Nevertheless, the proportion of treated wastewater that is discharged into sewerage is very satisfactory – in 2013 it was 97.4% compared to the year 1990 (only 75.0%). In long terms, the value of this proportion has been between 94% and 98% since 2000. A value lower than this range was recorded only in 2002, and it was caused by limited operation of WWTPs that were affected by floods. A part of rainwater that is not subject to charge is also treated in WWTPs. Its quantity has shown large interannual fluctuations which correspond to precipitation levels in the respective years. In 2013, 468.9 mil. m3 of rainwater were treated, compared to 377.3 mil. m3 in 2012.

In the Czech Republic, the total number of WWTPs for public use doubled to 2.382 compared with the year 2000. Due to construction and modernization of WWTPs, the total number of WWTPs with nitrogen and/or phosphorus removal (tertiary treatment) increased by 75 in all agglomerations of the Czech Republic, the number of those with basic mechanical-biological treatment (secondary treatment) decreased by 9 and the number of mechanical WWTPs decreased by 2 compared to the year 2012. The significant increase in the number of WWTPs in 2004 was caused by changes in statistical reporting. At present, all agglomerations above 10,000 PE have tertiary treatment, although not all of them fulfil the requirements of the Directive concerning the quality limits for discharged wastewater. In case of pollution sources bigger than 2,000 PE, 12 new municipal WWTPs were built and 30 existing municipal ones and 2 industrial ones were reconstructed or enlarged during the year 2013.

In the Czech Republic, the average efficiency of WWTPs (the amount of pollution removed) is very high – in 2013 it was for BOD5 98.1%, for suspended solids 97.6%, for CODCr 94.4%, for Ptotal 83.4% and for Ntotal 74.0 %. The values are similar to those in previous years, which is connected with the fact that reconstruction of most large WWTPs is complete and the amount of pollution produced in individual agglomerations has stabilized.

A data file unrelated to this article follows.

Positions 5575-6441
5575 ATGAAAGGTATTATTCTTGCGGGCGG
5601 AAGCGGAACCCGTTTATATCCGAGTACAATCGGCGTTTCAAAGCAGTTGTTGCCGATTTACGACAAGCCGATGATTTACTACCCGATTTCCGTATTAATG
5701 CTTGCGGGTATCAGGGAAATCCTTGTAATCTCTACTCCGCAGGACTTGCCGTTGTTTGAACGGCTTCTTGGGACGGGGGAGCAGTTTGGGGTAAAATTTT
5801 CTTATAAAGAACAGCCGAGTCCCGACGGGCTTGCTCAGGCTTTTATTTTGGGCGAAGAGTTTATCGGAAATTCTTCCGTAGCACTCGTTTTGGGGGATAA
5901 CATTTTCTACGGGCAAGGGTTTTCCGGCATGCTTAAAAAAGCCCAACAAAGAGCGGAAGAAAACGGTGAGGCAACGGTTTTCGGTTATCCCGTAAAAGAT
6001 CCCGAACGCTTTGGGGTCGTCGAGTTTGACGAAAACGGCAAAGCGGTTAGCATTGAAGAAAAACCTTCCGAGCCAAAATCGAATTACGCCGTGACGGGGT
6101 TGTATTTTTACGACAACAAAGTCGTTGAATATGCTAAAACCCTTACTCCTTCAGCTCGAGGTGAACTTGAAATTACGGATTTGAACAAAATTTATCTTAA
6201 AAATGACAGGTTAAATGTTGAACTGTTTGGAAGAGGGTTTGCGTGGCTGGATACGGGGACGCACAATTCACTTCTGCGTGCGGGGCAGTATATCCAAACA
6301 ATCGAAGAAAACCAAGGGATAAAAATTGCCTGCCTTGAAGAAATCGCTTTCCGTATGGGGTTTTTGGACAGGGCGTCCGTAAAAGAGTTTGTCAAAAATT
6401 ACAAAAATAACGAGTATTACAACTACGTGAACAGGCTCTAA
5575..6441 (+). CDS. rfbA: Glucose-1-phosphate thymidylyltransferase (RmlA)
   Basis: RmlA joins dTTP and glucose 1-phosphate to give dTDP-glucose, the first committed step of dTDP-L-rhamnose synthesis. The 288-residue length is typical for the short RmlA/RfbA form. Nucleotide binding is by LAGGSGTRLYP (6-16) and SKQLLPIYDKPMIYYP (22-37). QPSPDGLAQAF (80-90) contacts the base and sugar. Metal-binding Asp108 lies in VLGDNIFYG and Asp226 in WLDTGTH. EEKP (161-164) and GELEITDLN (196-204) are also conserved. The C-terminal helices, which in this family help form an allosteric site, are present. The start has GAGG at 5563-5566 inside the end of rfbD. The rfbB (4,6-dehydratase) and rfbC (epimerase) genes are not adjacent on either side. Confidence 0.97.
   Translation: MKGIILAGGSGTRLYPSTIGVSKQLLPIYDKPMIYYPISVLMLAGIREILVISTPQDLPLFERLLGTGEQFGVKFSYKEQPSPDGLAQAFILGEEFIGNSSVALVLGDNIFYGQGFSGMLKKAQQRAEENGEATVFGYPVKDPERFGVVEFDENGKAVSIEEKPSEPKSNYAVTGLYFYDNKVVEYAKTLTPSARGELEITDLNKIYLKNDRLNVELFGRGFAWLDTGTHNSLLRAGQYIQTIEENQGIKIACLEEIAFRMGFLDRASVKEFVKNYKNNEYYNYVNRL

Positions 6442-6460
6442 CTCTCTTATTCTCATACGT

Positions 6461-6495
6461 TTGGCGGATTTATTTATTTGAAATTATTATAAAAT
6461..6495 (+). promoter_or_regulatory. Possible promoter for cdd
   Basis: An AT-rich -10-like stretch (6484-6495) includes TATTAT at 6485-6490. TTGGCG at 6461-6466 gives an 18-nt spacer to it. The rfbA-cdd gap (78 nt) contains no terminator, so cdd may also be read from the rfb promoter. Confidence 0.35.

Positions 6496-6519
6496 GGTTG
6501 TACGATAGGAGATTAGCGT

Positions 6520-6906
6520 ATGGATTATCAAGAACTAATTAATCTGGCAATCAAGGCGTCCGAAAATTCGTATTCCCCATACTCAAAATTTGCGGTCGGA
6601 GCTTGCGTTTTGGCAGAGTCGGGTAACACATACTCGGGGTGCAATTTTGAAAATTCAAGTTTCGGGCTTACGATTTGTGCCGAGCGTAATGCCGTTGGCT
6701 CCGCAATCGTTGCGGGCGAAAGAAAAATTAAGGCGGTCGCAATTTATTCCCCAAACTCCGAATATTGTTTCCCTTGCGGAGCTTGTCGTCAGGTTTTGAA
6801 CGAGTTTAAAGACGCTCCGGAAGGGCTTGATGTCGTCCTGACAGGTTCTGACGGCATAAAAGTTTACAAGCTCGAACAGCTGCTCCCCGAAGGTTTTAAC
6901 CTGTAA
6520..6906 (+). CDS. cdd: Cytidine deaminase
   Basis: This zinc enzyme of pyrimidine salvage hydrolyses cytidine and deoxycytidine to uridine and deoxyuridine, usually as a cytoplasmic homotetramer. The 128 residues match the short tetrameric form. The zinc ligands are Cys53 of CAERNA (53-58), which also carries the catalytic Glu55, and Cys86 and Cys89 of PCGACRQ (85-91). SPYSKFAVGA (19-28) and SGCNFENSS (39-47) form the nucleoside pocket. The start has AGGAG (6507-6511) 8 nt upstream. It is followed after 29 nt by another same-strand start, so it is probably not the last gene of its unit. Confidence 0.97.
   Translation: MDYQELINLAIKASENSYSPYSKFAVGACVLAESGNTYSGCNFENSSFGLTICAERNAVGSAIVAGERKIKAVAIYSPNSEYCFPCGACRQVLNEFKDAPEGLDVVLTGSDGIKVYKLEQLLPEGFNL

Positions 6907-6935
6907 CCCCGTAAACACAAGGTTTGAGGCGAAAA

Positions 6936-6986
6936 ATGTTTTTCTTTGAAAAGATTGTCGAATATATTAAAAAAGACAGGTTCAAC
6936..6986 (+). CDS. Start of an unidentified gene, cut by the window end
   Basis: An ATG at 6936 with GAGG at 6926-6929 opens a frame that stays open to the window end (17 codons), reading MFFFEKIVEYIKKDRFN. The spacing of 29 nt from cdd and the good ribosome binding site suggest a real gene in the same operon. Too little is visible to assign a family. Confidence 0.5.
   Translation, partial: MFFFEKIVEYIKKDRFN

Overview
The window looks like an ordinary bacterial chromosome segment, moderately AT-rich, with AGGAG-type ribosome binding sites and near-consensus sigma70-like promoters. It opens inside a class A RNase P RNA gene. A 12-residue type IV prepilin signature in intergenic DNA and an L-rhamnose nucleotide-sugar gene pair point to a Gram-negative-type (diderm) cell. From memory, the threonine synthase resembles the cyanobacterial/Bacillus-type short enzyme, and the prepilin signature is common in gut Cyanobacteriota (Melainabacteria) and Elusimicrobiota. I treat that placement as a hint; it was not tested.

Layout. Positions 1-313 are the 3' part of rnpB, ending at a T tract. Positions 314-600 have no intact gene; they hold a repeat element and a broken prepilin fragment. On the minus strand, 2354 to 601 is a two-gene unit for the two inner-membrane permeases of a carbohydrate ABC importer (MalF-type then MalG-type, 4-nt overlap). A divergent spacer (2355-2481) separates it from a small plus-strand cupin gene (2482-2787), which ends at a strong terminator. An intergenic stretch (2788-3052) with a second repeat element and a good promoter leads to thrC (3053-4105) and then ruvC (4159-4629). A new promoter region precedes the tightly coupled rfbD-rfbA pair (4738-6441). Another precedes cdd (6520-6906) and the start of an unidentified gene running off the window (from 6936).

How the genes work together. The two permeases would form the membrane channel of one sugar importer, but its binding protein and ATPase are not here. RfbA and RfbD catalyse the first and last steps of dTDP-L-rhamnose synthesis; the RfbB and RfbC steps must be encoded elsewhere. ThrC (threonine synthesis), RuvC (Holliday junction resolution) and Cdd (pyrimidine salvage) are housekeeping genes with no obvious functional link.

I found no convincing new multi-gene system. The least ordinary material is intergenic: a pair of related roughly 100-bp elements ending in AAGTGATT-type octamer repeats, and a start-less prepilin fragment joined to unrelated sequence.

An international comparison
Concerning connection of the population to WWTPs and respective wastewater treatment stages the situation is generally better in the countries of western, southern and northern Europe. The Czech Republic holds the leading positions among the new EU member states in the share of the population connected to sewerage system with a WWTP and in the proportion of tertiary treatment. The situation gradually improves in Romania and Bulgaria, which have been intensively building the sewerage infrastructure with regard to implementation of the EU legislation since 2007. The percentage of the population connected to WWTPs increased significantly after 2006 in Hungary, too. What is positive is the fact that the proportion of tertiary stage of wastewater treatment increases gradually in most countries. The worst situation in water treatment is in the states of former Yugoslavia and other states of south-eastern Europe, with the exception of Greece. Existence of great regional differences in these indicators between the cities and rural regions is also typical for these countries.


Data sources

The Czech Statistical Office
The T. G. Masaryk Water Research Institute (a public research institution)
The European Environment Agency (EEA)
Eurostat, The Statistical Office of the European Union


Links to additional information

The European Environment Agency, international indicators (CSI 024)
Water Supply, Sewerage and Watercourses, The Czech Statistical Office tables
Report on the state of Water Management in the Czech Republic

 

MP CENIA HM

List of indicators by themes